Special grounds 6 and 7 of the amended motion assign error on the court's refusal to allow counsel for the plaintiffs in error to interrogate the witness W. Lee Bradberry and Monroe Butler, witnesses for condemnor, concerning certain other condemnation transactions, the plaintiffs in error contending that such refusal amounted to an abridgment and denial of the right to a thorough and sifting cross-examination. The record in the case discloses that great latitude was given plaintiffs in error's counsel, particularly in the cross-examination of Bradberry, some six pages of the brief of evidence being devoted to the cross-examination of Bradberry and approximately one and one-half pages to the witness Monroe Butler.
As was said in Clifton v. State, 187 Ga. 502, 508 (2 S. E. 2d 102), " 'The right of cross-examination thorough and sifting shall belong to every party as to the witnesses called against him.' (Code 38-1705) . . . A substantial denial of this right is good cause for the grant of a new trial . . . However, the scope of the cross-examination of a witness rests largely within the discretion of the judge." "The trial judge has a discretion to control the right of cross-examination within reasonable bounds, and an exercise of this discretion will not be controlled by a reviewing court unless it is abused." Fouraker v. State, 4 Ga. App. 692 (3) (62 S. E. 116); Rogers v. State, 18 Ga. App. 332 (89 S. E. 460); Western & Atlantic R. v. Burnett, 79 Ga. App. 530 (54 S. E. 2d 357) and cases cited therein. I do not think, under the facts in this case, that the trial court abused his discretion.
As for the general grounds the evidence adduced on the trial of the appeal showed the property to be worth from $18,492 to $30,684 while the total value, including "rent income" showed "just compensation" for the property to range from $19,970 to $37,184. The verdict finding "just compensation" $25,575 was well within the range of the evidence and was not without evidence to support it, and no question was presented on the appeal to the jury other than "just compensation for the property condemned." As was said by the Supreme Court in Adler v. Adler, 207 Ga. 394 (61 S. E. 2d 824), "This court does not pass upon the credibility of witnesses, nor the weight to be given evidence, on disputed facts. These are questions for the jury. Whether their verdict is contrary to the evidence, or contrary to its weight, or decidedly and strongly against its weight, is a question the law vests in the trial judge's discretion. He may grant a new trial on these grounds, but this court has no such power. Where the trial judge approves the verdict, the sole question for determination by this court is whether there is any evidence sufficient to authorize it." Canal Insurance Co. v. Winge Bros., 97 Ga. App. 782, 787 (104 S. E. 2d 525). See also Halpern v. Strickland, 98 Ga. App. 890, 891 (107 S. E. 2d 227). In my opinion the general grounds of the motion for new trial are accordingly without merit. Therefore I think the judgment of the trial court ought to be affirmed.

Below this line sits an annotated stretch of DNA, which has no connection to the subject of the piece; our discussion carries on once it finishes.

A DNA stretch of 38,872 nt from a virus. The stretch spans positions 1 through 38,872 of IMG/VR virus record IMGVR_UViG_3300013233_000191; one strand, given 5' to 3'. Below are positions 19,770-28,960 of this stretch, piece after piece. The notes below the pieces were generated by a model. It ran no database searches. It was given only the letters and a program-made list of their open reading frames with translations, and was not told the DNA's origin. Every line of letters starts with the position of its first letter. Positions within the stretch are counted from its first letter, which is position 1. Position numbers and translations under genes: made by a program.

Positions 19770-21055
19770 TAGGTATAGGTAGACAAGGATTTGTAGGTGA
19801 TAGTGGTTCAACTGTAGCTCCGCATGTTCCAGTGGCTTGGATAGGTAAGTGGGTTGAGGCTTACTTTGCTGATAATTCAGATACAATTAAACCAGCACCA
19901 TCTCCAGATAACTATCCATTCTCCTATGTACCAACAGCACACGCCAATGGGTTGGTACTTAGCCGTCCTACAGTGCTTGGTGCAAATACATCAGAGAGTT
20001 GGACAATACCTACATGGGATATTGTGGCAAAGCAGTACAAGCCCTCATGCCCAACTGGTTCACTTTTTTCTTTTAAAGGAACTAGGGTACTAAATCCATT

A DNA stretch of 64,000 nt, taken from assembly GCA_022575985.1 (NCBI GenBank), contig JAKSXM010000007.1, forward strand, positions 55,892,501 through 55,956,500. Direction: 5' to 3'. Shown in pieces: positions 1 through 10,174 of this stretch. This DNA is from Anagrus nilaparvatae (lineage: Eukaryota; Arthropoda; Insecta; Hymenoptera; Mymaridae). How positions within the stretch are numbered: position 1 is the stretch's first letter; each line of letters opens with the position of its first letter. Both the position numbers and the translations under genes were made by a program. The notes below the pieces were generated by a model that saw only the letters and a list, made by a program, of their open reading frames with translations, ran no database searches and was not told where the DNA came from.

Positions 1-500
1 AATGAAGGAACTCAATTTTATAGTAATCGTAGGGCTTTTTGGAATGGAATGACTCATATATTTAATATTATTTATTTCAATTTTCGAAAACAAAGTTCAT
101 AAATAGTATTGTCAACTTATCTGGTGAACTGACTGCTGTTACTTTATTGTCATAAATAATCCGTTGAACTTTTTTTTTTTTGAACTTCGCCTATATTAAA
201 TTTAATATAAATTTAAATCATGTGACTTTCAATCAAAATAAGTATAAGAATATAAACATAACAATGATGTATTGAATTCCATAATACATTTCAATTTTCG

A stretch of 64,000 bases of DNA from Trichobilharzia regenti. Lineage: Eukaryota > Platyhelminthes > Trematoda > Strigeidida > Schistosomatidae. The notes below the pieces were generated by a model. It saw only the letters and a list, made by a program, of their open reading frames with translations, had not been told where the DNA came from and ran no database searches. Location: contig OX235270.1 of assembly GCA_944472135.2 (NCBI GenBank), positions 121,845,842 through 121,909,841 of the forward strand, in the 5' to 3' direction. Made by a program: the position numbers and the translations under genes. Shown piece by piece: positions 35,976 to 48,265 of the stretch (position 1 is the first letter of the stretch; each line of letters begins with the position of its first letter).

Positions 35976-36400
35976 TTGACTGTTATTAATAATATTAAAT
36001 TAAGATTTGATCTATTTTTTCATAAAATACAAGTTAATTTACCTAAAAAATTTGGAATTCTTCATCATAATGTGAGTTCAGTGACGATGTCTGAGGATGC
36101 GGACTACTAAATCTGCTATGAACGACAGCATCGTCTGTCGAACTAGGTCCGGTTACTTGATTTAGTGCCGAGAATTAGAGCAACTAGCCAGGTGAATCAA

Stephens, Fortson, Bentley & Griffin, Robert G. Stephens, Jr., Eugene Cook, Attorney-General, John Sammons Bell, contra.
L. D. Skaggs, for plaintiffs in error.
DECIDED JUNE 15, 1959 -- REHEARING DENIED JULY 1, 1959.
Saturday May 23 00:42 EDT